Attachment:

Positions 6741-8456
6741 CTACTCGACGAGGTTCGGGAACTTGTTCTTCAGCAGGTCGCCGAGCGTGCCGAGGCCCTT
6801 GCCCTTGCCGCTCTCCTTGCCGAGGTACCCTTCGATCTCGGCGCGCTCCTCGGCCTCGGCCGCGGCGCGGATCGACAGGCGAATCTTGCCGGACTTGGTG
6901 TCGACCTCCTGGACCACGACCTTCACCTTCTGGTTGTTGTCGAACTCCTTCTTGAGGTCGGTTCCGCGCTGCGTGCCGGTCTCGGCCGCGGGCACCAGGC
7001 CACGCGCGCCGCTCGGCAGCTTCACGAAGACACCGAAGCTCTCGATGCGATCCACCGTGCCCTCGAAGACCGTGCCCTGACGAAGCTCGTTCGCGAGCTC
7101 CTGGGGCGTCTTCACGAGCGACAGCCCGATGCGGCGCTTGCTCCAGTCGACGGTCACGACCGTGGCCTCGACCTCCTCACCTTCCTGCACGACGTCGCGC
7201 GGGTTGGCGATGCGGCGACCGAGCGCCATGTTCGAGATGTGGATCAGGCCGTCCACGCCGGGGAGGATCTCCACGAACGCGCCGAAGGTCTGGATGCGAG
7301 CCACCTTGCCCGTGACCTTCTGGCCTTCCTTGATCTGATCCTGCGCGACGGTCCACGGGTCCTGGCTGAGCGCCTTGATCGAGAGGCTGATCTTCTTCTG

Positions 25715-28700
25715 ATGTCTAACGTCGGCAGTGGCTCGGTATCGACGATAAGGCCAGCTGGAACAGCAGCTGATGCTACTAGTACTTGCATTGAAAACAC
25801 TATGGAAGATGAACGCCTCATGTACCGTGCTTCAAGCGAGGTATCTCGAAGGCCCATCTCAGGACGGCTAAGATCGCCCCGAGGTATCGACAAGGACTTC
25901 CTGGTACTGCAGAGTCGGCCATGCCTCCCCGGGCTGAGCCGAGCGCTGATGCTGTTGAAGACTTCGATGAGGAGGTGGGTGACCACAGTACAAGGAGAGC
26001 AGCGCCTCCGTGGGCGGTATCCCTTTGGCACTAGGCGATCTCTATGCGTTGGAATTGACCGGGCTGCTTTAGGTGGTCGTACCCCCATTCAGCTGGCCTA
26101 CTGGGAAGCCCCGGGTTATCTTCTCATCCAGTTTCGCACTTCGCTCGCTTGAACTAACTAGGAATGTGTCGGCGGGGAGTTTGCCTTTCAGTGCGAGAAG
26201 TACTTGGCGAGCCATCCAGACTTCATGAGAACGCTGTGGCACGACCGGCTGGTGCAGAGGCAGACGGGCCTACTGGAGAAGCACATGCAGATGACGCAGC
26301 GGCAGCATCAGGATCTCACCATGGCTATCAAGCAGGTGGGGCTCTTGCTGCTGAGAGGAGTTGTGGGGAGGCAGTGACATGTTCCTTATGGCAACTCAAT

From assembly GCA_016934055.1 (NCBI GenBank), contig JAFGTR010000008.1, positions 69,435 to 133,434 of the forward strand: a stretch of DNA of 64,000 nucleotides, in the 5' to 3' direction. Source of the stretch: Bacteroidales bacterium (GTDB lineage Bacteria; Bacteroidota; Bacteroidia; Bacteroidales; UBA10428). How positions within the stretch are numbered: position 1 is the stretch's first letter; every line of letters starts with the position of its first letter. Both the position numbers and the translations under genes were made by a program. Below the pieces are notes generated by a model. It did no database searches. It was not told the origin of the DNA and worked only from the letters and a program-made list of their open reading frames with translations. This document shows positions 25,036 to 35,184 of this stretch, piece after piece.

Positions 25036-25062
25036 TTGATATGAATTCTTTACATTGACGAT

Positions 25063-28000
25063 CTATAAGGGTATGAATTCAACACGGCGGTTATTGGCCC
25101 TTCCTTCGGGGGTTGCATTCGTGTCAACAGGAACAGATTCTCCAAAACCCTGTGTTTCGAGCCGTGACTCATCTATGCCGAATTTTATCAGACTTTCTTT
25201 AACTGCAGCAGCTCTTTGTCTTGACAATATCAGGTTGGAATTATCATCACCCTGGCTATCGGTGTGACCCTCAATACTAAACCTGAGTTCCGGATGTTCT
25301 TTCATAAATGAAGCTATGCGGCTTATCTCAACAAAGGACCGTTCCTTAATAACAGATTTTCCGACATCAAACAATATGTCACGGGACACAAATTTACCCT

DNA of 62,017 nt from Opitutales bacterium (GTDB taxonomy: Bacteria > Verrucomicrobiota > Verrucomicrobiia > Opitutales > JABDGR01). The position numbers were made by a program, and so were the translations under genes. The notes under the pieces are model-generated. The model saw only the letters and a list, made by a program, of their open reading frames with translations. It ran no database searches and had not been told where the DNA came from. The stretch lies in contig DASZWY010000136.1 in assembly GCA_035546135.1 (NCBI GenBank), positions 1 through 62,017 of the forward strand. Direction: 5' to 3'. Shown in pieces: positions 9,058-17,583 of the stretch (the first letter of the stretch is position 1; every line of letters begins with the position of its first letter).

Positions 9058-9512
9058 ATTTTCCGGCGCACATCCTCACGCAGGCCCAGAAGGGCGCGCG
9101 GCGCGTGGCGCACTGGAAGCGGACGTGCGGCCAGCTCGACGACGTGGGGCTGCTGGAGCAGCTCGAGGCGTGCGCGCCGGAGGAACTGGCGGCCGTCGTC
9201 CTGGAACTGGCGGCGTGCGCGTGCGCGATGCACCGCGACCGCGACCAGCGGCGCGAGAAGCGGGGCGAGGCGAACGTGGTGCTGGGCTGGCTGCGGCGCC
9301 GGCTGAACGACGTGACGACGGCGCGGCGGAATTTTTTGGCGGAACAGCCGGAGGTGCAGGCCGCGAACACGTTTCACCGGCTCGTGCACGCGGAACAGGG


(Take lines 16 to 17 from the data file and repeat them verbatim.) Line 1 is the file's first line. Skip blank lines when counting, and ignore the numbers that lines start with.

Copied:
26301 GGCAGCATCAGGATCTCACCATGGCTATCAAGCAGGTGGGGCTCTTGCTGCTGAGAGGAGTTGTGGGGAGGCAGTGACATGTTCCTTATGGCAACTCAAT

From assembly GCA_016934055.1 (NCBI GenBank), contig JAFGTR010000008.1, positions 69,435 to 133,434 of the forward strand: a stretch of DNA of 64,000 nucleotides, in the 5' to 3' direction. Source of the stretch: Bacteroidales bacterium (GTDB lineage Bacteria; Bacteroidota; Bacteroidia; Bacteroidales; UBA10428). How positions within the stretch are numbered: position 1 is the stretch's first letter; every line of letters starts with the position of its first letter. Both the position numbers and the translations under genes were made by a program. Below the pieces are notes generated by a model. It did no database searches. It was not told the origin of the DNA and worked only from the letters and a program-made list of their open reading frames with translations. This document shows positions 25,036 to 35,184 of this stretch, piece after piece.